Quasars are one of astronomy's most important tools -- so why do so many of them seem to be winking out of the sky?
A new telescope under construction near Sicily's Mt. Etna is being designed to track quasars and supernovae, but it may give us a bird's eye view deep into the interior of the volcano, too.
How do black holes, from which nothing can escape, wind up giving rise to the brightest objects in the Universe?
New Cherenkov telescope for astrophysics could image Mt. Etna's innards
In 2012, researchers using the European Southern Observatory's Very Large Telescope in Paranal, Chile – the world's most advanced visible-light astronomical observatory, discovered a quasar known as SDSS J1106+1939 with the most energetic outflow ever, a finding that may answer...
In the latest spotlight on long-resolved comic book plots, CSBG looks at a long-standing X-Men mystery resolved in the pages of... "Quasar"?
In their latest spotlight on long-resolved comic book plots, CSBG looks at an X-Men mystery that lasted over a decade only to be resolved in the pages of...Quasar?
Earlier this year, astronomers discovered what appeared to be a pair of supermassive black holes circling toward a collision so powerful it would send a burst of gravitational waves surging through the fabric of space-time itself. Astronomers at Columbia University...
Astronomers have provided additional evidence that a pair of closely orbiting black holes deep in the Virgo constellation is causing the rhythmic flashes of light coming from quasar PG 1302-102. Based on calculations of the pair's mass...Show More Summary
Whoa, double black hole! (Image: Space Telescope Science Institute) Quasars are unbelievably bright. When astronomers first found them, they thought they might be really, really luminous stars—they can be brighter than entire galaxies—but, in fact, their brilliance comes from a different source, the black hole at the center. Show More Summary
Astrophysicists have found two supermassive black holes in Markarian 231, the nearest quasar to Earth, using observations from NASA's Hubble Space Telescope. The discovery of two supermassive black holes--one larger one and a second, smaller one--are evidence of a binary...
The nearest quasar to Earth was most likely generated by two gravitationally bound supermassive black holes, according to the findings published by the Astrophysical Journal.
Astrophysicists have found two supermassive black holes in Markarian 231, the nearest quasar to Earth. The discovery of two supermassive black holes -- one larger one and a second, smaller one -- are evidence of a binary black hole and suggests that supermassive black holes assemble their masses through violent mergers.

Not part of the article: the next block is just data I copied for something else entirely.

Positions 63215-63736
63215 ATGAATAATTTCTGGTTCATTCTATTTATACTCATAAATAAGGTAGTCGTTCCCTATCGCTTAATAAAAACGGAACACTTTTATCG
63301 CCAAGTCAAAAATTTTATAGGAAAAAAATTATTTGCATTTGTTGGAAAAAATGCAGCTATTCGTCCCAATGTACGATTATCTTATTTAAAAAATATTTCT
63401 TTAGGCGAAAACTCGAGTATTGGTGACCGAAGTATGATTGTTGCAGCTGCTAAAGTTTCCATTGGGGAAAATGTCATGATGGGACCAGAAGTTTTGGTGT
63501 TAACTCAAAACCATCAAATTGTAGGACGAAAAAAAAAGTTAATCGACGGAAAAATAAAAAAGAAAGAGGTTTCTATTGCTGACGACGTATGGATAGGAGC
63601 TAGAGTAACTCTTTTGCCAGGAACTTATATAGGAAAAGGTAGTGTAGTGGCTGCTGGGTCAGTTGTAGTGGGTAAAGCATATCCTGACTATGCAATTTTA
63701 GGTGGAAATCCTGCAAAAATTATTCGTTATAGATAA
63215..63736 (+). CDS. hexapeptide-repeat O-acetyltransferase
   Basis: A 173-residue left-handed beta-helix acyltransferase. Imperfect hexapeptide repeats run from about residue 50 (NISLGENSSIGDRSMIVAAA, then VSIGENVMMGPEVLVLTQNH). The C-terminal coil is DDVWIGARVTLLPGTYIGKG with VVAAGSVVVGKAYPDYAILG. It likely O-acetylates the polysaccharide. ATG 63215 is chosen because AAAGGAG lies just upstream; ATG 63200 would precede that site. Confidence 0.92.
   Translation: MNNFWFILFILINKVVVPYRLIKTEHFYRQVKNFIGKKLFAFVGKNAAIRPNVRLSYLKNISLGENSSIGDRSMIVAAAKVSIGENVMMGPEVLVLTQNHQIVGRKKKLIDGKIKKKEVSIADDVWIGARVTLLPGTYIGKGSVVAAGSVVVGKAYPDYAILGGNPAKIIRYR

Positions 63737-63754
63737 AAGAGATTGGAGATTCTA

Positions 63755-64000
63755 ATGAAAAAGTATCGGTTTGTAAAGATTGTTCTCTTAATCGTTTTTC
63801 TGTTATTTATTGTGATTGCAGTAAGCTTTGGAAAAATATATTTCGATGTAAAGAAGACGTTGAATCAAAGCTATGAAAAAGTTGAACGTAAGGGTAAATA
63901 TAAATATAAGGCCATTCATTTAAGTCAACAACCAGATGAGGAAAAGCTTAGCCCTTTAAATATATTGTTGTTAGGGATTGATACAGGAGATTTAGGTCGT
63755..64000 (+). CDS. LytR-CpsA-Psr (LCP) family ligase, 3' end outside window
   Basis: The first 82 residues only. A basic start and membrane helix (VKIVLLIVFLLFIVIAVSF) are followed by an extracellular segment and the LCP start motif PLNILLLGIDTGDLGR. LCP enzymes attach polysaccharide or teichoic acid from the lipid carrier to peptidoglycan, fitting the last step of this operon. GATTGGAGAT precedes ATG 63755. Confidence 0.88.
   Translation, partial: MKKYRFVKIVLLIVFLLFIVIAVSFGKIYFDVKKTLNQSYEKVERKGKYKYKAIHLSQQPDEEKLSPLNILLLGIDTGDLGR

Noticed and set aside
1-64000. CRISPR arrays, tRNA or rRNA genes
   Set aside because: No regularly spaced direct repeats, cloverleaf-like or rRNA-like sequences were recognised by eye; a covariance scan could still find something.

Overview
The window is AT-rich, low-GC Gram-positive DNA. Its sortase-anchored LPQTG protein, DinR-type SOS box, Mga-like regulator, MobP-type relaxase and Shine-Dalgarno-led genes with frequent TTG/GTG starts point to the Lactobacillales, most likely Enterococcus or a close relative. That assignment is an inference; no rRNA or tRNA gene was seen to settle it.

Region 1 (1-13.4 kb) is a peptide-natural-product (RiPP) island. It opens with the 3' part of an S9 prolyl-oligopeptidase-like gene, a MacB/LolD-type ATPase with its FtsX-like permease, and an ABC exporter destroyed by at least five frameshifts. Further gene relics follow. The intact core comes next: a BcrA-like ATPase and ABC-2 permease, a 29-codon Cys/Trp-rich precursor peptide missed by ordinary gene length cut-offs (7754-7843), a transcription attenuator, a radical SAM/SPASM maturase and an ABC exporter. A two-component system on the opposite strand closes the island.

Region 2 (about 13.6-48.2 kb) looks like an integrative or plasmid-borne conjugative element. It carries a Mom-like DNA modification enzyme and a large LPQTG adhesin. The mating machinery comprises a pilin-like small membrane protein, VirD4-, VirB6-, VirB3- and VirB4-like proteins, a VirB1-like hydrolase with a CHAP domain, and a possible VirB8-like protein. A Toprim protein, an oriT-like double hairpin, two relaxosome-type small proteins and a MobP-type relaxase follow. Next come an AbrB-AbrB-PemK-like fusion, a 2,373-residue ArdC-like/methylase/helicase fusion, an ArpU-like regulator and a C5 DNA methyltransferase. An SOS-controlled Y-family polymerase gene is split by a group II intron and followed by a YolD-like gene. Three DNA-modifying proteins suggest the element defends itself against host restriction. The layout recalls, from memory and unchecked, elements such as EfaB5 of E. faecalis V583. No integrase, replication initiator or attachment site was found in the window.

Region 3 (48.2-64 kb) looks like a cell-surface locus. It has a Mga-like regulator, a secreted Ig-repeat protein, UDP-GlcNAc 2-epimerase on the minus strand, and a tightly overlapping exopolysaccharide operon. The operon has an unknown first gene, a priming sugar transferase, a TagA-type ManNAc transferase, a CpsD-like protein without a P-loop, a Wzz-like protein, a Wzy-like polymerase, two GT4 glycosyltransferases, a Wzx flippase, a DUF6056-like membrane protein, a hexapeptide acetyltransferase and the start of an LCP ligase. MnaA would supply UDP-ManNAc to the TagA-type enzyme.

Using the W. M. Keck Observatory in Hawaii, a group of astronomers of the Max Planck Institute for Astronomy have discovered the first quadruple quasar: four rare active black holes situated in close proximity to one another. The quartet resides...
It's not every day scientists get to watch a galaxy being born. But thanks in part to the bright light of a quasar, astronomers say they've identified a swirling disk of gas that's a galaxy in the making - as well as the strand of the universe's cosmic web that's been feeding it.
When the first galaxies started to form a few hundred million years after the Big Bang, the Universe was full of a fog of hydrogen gas. But as more and more brilliant sources -- both stars and quasars powered by...
When the first galaxies started to form a few hundred million years after the Big Bang, the Universe was full of a fog of hydrogen gas. But as more and more brilliant sources -- both stars and quasars powered by huge black holes -- started to shine they cleared away the mist and made the Universe transparent to ultraviolet light. read more
photos by Greg Cristman Henry Grimes / Roscoe Mitchell @ Vision Festival 7/7/2015 NYC's Vision Festival, celebrating its 20th year, has been going on all week at Judson Memorial Church with an eclectic lineup of music, dance and poetry. Things...
Dark objects affecting the radio signals from quasars and pulsars could be strangely dense blobs of plasma. But if so, how did they get there?
Hubble shows that quasars get their fuel when their host galaxies collide.